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What Online Car Buying Means for Your Service Department

Is your dealership lot feeling a little empty these days? If you follow Ford’s lead, it’ll stay that way. The OEM’s CEO, Jim Farley, plans to abolish inventory and have customers purchase vehicles 100% online. Physical dealerships will then transition into high-quality service centers.

What if your service department were the only physical point of contact a customer had with your dealership? Would your customer experience be good enough to keep customers coming back?

Granted, moving all vehicles sales online doesn’t make sense for every dealership since 75% of US car buyers say they prefer an in-person purchase process. But these questions are worth considering — especially now that people are driving vehicles an average of 12 years old

Here are three ways to keep customers returning to your service drive.

Make It Convenient for Customers to Service Their Vehicles

Convenience is one of the top five factors that influence today’s consumers’ purchase choices. If it’s not easy for customers to service their vehicles at your dealership, it’s going to take a lot of convincing to get them in the doors.

If it’s not easy for customers to service their vehicles at your dealership, it’s going to take a lot of convincing to get them in the doors.

One way to win customers over is to intentionally create a customer journey that entices customers to service their vehicles with you — even if they bought their car online. For example, during the F&I process, you could offer all your customers a GPS tracking product that allows them to recover stolen vehicles, get speed alerts for teen drivers, and more. In addition to creating profit at the time of sale and adding value to the customer’s purchase, it allows you to automatically send maintenance alerts based on mileage milestones. These are helpful reminders for customers, and it makes it easy for them to make a service appointment.

Once you get them in the doors, you could provide shuttle rides if they’re dropping off their vehicle. If they’re staying, offering work stations with Wi-Fi, refreshments, and/or a children’s play area makes their visit more comfortable.

Personalize the Customer Experience

Personalization goes hand in hand with convenience. Consider these two offers:

Offer 1

"It might be time to service your vehicle."


Offer 2

"Your 2020 Ford F-150 is due for 20,000-mile maintenance. Make your appointment today!"

The first is generic and applies to every single one of your customers. When someone reads it, they have to ask themselves, “How do I know if it’s time to service my vehicle? What does it need?” It’s not clear if it applies to them, and it requires them to take extra steps (e.g., researching service milestones for their vehicle) before making an appointment.

The second offer, however, will grab your customer’s attention instantly. It’s designed to guide them through a specific thought process:

What Your Customer Reads

"Your 2020 Ford F-150 ..."

"... is due for 20,000-mile maintenance."

"Make your appointment today!"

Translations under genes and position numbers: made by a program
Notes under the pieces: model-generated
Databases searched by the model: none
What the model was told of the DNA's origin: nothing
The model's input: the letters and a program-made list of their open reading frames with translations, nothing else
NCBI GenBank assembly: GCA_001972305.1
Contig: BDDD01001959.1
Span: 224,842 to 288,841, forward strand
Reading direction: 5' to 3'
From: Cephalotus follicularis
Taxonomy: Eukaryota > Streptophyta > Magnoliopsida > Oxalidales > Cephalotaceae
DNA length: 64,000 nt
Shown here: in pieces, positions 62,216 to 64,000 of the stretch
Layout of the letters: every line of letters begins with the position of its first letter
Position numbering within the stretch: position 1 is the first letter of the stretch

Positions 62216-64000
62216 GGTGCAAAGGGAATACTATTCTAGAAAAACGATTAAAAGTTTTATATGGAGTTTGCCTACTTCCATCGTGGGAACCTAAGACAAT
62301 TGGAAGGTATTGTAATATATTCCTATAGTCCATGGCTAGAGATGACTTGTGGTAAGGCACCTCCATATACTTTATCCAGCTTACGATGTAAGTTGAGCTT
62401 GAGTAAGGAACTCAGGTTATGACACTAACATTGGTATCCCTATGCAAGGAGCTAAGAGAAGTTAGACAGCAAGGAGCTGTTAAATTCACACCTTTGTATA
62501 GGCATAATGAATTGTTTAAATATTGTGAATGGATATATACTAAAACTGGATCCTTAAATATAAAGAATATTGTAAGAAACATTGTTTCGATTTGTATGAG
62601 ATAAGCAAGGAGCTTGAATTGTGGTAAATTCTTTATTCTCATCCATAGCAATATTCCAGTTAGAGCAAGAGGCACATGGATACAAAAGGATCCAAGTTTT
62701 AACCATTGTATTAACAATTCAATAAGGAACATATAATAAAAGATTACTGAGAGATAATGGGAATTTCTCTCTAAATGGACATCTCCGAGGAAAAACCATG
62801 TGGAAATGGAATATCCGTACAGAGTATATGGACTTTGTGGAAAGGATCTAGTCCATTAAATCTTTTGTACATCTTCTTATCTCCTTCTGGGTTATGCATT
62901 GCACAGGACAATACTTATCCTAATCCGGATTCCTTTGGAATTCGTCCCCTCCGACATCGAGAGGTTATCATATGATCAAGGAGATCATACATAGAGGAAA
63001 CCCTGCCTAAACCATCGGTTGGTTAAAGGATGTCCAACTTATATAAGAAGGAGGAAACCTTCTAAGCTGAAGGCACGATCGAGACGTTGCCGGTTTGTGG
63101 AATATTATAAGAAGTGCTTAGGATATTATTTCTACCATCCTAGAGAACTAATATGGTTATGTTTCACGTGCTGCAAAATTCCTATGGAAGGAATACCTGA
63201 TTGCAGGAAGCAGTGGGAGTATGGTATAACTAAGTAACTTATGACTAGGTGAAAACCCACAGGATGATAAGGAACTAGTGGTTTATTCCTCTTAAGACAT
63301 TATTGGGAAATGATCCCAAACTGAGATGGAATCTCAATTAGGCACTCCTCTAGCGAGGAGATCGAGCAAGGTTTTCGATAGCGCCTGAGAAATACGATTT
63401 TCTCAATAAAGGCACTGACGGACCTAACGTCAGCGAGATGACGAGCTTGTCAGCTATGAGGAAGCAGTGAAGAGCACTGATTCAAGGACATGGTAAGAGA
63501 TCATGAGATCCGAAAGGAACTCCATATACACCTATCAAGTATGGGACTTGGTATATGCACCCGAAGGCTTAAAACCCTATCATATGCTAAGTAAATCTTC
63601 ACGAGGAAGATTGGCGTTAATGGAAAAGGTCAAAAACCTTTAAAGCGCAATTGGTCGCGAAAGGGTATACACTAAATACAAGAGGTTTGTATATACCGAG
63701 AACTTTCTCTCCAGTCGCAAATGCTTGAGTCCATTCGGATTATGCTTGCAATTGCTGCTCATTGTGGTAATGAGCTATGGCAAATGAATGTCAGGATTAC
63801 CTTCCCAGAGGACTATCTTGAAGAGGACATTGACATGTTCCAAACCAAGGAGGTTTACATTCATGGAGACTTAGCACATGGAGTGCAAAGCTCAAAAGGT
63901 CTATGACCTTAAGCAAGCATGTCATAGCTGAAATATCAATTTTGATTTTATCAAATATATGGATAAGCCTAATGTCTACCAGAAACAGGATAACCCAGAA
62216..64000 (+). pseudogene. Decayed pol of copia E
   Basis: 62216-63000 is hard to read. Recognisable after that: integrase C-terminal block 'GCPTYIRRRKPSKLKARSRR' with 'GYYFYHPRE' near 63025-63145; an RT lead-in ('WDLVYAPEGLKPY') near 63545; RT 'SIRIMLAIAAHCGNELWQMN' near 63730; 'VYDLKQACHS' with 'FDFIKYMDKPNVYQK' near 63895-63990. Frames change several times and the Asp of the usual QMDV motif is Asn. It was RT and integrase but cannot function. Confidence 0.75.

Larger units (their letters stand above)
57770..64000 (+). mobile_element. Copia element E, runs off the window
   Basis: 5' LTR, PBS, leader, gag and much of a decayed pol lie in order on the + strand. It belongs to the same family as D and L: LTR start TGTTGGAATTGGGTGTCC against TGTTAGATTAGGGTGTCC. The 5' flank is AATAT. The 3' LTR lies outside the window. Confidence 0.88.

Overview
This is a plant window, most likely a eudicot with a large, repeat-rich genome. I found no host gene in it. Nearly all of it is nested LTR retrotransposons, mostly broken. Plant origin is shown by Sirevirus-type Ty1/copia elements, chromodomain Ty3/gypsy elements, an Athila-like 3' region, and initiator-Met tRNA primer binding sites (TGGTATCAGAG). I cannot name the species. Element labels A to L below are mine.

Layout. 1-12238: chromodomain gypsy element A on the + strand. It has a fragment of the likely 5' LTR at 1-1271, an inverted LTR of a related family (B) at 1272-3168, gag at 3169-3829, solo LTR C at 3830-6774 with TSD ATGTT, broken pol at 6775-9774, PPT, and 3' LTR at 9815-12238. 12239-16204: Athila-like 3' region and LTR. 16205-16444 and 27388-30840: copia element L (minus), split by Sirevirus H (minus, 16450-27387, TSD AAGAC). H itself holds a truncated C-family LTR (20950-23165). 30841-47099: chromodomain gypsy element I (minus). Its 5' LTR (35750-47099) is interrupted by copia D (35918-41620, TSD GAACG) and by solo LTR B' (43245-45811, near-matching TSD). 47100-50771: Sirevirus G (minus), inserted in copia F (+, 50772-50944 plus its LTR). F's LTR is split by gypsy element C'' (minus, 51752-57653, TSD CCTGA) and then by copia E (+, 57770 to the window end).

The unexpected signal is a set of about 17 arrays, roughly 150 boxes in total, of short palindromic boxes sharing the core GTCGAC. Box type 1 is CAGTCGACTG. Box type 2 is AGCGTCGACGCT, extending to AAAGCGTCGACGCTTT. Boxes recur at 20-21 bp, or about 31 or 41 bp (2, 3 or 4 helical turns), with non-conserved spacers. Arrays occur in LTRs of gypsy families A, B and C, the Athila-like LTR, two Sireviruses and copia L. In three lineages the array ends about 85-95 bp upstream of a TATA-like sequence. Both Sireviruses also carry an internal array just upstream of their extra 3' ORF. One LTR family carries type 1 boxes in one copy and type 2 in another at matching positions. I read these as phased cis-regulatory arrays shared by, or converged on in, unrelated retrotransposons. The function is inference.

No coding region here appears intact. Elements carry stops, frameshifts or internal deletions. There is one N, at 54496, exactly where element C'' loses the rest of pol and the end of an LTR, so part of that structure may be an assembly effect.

What They Think

"That’s my vehicle!"

"Oh, it's due for service."

"I'd better get on that."

If your dealership offers GPS tracking devices, one benefit is you can pinpoint a customer’s exact mileage. If that’s not an option, you can use time-based mileage reminders. However, since people drove less during the pandemic, mileage estimates aren’t always accurate.

This is just one example of a personalization. There are plenty of other ways to customize your service department experience.

Ideas to Personalize the Service Drive Experience

Build Trust With Your Customers

Customers want to do business with brands they trust. In fact, nearly 90% are willing to pay more to work with a brand they trust.

Winning customers’ trust in the service department requires being honest and transparent, following through on your promises, and treating them with kindness and respect. But there is one thing service departments do behind that scenes that risks damaging trust with customers forever: not properly securing customer keys.

Leaving a key unsecured for even one moment can give a thief a window of opportunity. For example, when one customer dropped his vehicle off in the service lane, the dealership employee left the keys in the vehicle while it was in line. Before the customer had even left the lot, a thief drove off in the vehicle. By the time the vehicle was located, it had been damaged by a hit and run.

Does that sound like a high-quality service experience? Not at all. That customer won’t be returning — and that incident will deter others since he went public with his experience.

In addition to providing fair pricing, honest feedback, and timely service, protect customers’ trust by securing their vehicle keys.

Download our whitepaper for more tips: Three Unexpected Ways Your Dealership Alienates Next-Generation Buyers

When customers feel like you prioritize their time, know who they are and what they drive, and do what it takes to protect one of their most valuable assets — their vehicle — they’re sure to keep coming back.

Read More About Dealership Key Control